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Kafka, mail # user - Replication questions


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Re: Replication questions
Felix GV 2012-04-26, 21:03
Thanks Jun :)

--
Felix

On Thu, Apr 26, 2012 at 3:26 PM, Jun Rao <[EMAIL PROTECTED]> wrote:

> Some comments inlined below.
>
> Thanks,
>
> Jun
>
> On Thu, Apr 26, 2012 at 10:27 AM, Felix GV <[EMAIL PROTECTED]> wrote:
>
> > Cool :) Thanks for those insights :) !
> >
> > I changed the subject of the thread, in order not to derail the original
> > thread's subject...! I just want to recap to make sure I (and others)
> > understand all of this correctly :)
> >
> > So, if I understand correctly, with acks == [0,1] Kafka should provide a
> > latency that is similar to what we have now, but with the possibility of
> > losing a small window of unreplicated events in the case of an
> > unrecoverable hardware failure, and with acks > 1 (or acks == -1) there
> > will probably be a latency penalty but we will be completely protected
> from
> > (non-correlated) hardware failures, right?
> >
> > This is mostly true. The difference is that in 0.7, producer doesn't wait
> for a TCP response from broker. In 0.8, the producer always waits for a
> response from broker. How quickly the broker sends the response depends on
> acks. If acks is less than ideal, you may get the response faster, but have
> some risk of losing the data if there is broker failure.
>
>
> > Also, I guess the above assumptions are correct for a batch size of 1,
> and
> > that bigger batch sizes could also lead to small windows of unwritten
> data
> > in cases of failures, just like now...? Although, now that I think of
> it, I
> > guess the vulnerability of bigger batch sizes would, again, only come
> into
> > play in scenarios of unrecoverable correlated failures, since even if a
> > machine fails with some partially committed batch, there would be other
> > machines who received the same data (through replication) and would have
> > enough time to commit those batches...
> >
> > I want to add that if the producer itself dies, it could lose a batch of
> events.
>
>
> > Finally, I guess that replication (whatever the ack parameter is) will
> > affect the overall throughput capacity of the Kafka cluster, since every
> > node will now be writing its own data as well as the replicated data from
> > +/- 2 other nodes, right?
> >
> > --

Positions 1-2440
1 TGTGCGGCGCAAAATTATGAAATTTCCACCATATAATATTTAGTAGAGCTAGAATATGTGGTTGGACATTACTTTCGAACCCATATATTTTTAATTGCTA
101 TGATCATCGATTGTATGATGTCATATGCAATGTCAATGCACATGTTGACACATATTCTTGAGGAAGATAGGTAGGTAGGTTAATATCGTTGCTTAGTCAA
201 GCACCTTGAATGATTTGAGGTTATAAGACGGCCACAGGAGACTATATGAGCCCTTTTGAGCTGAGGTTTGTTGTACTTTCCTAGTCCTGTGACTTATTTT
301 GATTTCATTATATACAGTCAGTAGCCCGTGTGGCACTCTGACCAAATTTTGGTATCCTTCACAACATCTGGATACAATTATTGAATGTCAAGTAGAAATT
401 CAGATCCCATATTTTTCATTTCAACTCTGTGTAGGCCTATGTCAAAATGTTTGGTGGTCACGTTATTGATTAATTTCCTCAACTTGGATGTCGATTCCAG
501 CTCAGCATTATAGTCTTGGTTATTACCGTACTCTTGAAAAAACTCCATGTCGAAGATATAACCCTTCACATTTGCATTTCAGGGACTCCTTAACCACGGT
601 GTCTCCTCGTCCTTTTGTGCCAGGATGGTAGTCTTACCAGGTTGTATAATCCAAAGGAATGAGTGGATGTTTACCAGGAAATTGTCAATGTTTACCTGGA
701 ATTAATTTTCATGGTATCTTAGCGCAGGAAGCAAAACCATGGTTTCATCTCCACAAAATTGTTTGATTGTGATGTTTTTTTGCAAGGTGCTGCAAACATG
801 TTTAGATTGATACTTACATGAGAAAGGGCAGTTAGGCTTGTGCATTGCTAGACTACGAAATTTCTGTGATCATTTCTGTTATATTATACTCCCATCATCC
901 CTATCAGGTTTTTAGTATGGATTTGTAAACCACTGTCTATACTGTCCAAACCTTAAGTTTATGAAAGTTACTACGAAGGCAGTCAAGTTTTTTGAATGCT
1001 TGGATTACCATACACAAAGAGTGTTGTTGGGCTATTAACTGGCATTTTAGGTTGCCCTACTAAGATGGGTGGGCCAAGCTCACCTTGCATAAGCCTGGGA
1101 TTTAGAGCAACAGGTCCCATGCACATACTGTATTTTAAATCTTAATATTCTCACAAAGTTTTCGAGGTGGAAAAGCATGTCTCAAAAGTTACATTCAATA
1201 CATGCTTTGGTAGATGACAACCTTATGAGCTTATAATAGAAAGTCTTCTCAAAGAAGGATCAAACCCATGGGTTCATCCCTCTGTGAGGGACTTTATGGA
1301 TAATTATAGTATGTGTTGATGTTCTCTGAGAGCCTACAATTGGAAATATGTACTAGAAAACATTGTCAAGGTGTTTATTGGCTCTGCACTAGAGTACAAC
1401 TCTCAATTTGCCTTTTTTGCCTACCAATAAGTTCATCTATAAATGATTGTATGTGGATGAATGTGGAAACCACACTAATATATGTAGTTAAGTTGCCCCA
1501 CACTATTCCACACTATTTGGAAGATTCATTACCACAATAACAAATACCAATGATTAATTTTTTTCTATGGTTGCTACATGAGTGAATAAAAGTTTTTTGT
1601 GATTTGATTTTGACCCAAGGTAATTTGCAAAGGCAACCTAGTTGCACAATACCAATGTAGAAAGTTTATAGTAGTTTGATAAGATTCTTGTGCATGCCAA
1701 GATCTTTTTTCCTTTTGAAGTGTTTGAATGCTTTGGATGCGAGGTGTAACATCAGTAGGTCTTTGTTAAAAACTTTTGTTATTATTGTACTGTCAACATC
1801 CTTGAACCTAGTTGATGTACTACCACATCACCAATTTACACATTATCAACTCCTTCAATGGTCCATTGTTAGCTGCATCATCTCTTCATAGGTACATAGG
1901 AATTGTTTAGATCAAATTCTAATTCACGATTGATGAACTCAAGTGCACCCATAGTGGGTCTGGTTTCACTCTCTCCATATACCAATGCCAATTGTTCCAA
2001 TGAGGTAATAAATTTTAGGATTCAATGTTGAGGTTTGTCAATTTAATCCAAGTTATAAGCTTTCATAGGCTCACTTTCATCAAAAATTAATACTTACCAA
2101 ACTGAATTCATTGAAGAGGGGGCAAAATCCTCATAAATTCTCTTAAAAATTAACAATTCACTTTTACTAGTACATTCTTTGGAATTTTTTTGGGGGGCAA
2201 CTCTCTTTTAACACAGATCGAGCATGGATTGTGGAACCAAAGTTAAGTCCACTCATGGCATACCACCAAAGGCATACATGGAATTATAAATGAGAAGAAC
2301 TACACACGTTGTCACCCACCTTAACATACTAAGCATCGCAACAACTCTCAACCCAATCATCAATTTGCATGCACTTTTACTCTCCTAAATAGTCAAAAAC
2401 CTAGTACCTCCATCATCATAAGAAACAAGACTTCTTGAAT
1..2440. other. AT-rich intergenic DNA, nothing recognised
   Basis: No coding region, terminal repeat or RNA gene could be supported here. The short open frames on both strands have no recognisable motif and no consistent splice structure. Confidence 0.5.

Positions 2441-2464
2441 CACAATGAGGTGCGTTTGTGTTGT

> > Felix
> >
> >
> >
> > On Wed, Apr 25, 2012 at 6:32 PM, Jay Kreps <[EMAIL PROTECTED]> wrote:
> >
> > > Short answer is yes, both async (acks=0 or 1) and sync replication
> > > (acks > 1) will be both be supported.
> > >
> > > -Jay
> > >
> > > On Wed, Apr 25, 2012 at 11:22 AM, Jun Rao <[EMAIL PROTECTED]> wrote:
> > > > Felix,
> > > >
> > > > Initially, we thought we could keep the option of not sending acks
> from
> > > the
> > > > broker to the producer. However, this seems hard since in the new
> wire
> > > > protocol, we need to send at least the error code to the producer
> > (e.g.,
> > > a
> > > > request is sent to the wrong broker or wrong partition).
> > > >
> > > > So, what we allow in the current design is the following. The
> producer
> > > can
> > > > specify the # of acks in the request. By default (acks = -1), the
> > broker
> > > > will wait for the message to be written to all replicas that are
> still
> > > > synced up with the leader before acking the producer. Otherwise (acks
> > > >=0),
> > > > the broker will ack the producer after the message is written to acks
> > > > replicas. Currently, acks=0 is treated the same as acks=1.
> > > >
> > > > Thanks,
> > > >
> > > > Jun
> > > >
> > > > On Wed, Apr 25, 2012 at 10:39 AM, Felix GV <[EMAIL PROTECTED]>
> wrote:
> > > >
> > > >> Just curious, but if I remember correctly from the time I read
> > KAFKA-50
> > > and
> > > >> the related JIRA issues, you guys plan to implement sync AND async
> > > >> replication, right?
> > > >>
> > > >> --
> > > >> Felix
> > > >>
> > > >>
> > > >>
> > > >> On Tue, Apr 24, 2012 at 4:42 PM, Jay Kreps <[EMAIL PROTECTED]>
> > wrote:
> > > >>
> > > >> > Right now we do sloppy failover. That is when a broker goes down
> > > >> > traffic is redirected to the remaining machines, but any